Lakota Country Times: FEMA homes finally arrive at Pine Ridge

From left: Marvin Goings, Gary Stanley, Pedro Santiago, Oglala Sioux Tribe President John Yellow Bird Steele and Ellen Martinez. Photo by Natalie Hand

FEMA housing delivery begins on Pine Ridge
By Natalie Hand

PINE RIDGE, SD -- As part of the recovery efforts from the severe storms and flooding that struck the Pine Ridge Indian Reservation in Spring 2015, the Federal Emergency Management Agency (FEMA) is providing housing assistance to residents that had disaster damage to their homes.

One type of assistance is in the form of new manufactured homes. FEMA is now in the process of placing homes on the reservation.

On Wednesday, December 9th, FEMA and Oglala Sioux Tribal President John Yellowbird Steele hosted a press conference at the homesite of Oglala Sioux Tribal member Marvin Goings to officially launch the first phase of the new home placement. Goings and FEMA representative Pedro Santiago signed official documents that gave Goings the deed to the home along with a set of keys.

New FEMA home recipient Marvin Goings and Oglala Sioux Tribe President John Yellow Bird Steele. Photo by Natalie Hand

“Before Thanksgiving I was contacted by FEMA and advised that I was approved for a new home. We’re very happy to have it. I live here with four of my takoja. We intend to make an addition on to the home in the future," stated Goings.

Goings and 214 other Oglala Lakota families on Pine Ridge will receive new, permanent homes from FEMA. An additional 109 families will benefit from home repairs from damage done by the May storm.

“I really want to express my thanks to the FEMA workers for their speedy work on this effort. I want to especially thank Delbert Brewer, the Tribe’s Emergency Management coordinator on this project and HIPA director Andre’ Janis for completing the initial assessment that convinced President Obama to declare the state of emergency for our reservation. The homes are made to withstand our winter weather. All of the benefits being allocated to this project are going directly to the families in need. The Tribe has not received any of the FEMA monies," stated Steele.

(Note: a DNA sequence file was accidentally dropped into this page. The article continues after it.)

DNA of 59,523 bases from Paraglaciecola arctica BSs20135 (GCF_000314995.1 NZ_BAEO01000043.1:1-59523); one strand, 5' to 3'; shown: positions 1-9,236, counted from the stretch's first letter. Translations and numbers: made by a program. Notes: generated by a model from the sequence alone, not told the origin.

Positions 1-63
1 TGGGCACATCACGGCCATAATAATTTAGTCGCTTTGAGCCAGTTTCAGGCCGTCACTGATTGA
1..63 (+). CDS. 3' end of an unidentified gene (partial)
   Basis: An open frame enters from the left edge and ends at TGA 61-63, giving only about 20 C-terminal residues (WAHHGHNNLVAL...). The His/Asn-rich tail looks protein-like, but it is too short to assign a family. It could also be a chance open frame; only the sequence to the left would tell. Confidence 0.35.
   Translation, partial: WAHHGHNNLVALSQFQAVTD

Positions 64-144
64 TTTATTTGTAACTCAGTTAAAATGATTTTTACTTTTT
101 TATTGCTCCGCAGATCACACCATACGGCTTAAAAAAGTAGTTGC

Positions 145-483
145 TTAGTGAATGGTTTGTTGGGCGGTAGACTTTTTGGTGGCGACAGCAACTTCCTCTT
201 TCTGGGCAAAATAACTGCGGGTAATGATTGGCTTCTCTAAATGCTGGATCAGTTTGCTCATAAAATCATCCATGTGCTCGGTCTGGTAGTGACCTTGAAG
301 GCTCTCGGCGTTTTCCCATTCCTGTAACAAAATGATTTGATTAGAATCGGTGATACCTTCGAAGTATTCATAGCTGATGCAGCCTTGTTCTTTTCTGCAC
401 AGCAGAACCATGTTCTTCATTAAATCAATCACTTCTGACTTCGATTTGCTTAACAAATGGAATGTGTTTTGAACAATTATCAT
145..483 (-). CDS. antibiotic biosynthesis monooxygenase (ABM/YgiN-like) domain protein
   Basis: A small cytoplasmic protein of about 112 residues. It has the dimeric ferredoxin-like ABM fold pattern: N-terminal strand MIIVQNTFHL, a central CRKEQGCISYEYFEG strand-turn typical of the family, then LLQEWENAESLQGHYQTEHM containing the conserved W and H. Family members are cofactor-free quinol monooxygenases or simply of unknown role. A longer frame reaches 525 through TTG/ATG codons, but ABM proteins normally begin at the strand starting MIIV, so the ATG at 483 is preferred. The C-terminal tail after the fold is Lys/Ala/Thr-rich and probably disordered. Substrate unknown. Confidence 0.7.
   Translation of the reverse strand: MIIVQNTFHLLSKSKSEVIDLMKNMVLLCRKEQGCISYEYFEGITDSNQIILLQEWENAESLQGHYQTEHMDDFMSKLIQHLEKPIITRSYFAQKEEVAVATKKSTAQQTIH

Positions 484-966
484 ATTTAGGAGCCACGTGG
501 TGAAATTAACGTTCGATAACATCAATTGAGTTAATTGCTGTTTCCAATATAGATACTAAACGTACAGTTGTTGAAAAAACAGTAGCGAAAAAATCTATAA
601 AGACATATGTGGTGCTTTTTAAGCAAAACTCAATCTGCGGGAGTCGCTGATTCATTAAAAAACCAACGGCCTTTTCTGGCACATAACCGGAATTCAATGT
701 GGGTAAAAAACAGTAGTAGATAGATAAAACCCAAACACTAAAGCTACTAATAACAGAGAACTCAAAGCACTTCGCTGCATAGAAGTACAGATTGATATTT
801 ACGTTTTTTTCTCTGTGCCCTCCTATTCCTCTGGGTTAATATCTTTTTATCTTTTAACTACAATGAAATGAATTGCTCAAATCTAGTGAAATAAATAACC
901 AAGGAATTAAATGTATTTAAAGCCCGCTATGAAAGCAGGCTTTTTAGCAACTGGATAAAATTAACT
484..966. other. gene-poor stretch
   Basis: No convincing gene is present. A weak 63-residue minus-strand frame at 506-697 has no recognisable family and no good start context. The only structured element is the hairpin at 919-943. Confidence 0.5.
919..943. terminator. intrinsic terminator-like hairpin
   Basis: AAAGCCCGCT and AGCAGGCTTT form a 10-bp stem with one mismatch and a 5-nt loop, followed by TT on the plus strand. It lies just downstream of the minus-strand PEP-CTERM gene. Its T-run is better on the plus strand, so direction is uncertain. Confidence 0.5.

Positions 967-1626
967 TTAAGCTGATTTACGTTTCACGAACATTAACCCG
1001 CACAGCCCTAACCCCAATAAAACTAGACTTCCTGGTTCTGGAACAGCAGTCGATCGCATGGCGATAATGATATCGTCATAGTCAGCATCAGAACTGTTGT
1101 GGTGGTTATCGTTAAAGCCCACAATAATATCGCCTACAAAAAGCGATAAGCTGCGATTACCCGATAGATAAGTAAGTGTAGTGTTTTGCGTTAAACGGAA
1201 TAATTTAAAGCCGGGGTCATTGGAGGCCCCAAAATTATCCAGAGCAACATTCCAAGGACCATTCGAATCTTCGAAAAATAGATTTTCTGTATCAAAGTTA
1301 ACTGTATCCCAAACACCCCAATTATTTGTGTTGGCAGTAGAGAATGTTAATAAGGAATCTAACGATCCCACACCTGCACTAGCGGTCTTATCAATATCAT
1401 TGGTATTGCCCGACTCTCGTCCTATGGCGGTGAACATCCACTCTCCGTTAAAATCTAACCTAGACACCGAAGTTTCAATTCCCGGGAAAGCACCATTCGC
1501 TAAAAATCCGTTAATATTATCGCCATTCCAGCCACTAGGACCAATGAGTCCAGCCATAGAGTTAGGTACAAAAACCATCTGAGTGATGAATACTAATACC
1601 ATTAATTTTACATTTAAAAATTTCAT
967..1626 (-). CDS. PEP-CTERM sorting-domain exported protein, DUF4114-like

FEMA homes are fully furnished, complete with dishes and even a coffee maker. Photo by Natalie Hand

Under a recent amendment to the federal Stafford Act, federally recognized tribes can now issue “State of Emergency” requests directly to the federal government. Previously, the Tribes would have to request assistance through state governors.

Gary Stanley, FEMA Federal Coordinating Officer, is the lead official overseeing this pilot program.

“What we are doing here has never been done before. This is the very first FEMA permanent housing project in the United States," Stanley said. "When I first met with President Steele and assessed the needs of the people here, we went out and did a thorough analysis of the damage. President Steele requested three things of us…to provide the neediest families that were impacted by the May storm, with safe, secure, and inhabitable environments."

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"So we had to get creative here and launch this as our pilot project. We deemed it the 'Permanent Housing Construction Mission,'" Stanley added. "We intend to keep our promise and see this project through to completion. It has been great working with President Yellowbird Steele and the Tribal Council. We have a strong open dialogue."

Over $250,000 has been issued to tribal members for personal property loss reimbursements. The Tribe was awarded a $900,000 “Imminent Threat” federal grant that has allowed them to purchase 10 temporary trailer homes for families to live in until their new homes arrive.

The FEMA homes are 14’x60’ manufactured homes that feature pitched roofs, 2x6 construction. They are fully furnished, complete with kitchen appliances, dining and living room furniture, as well as bedroom furnishings.

“These homes are assigned to the neediest families and I’m grateful for everyone working on this project to help our tribe”, stated Steele.

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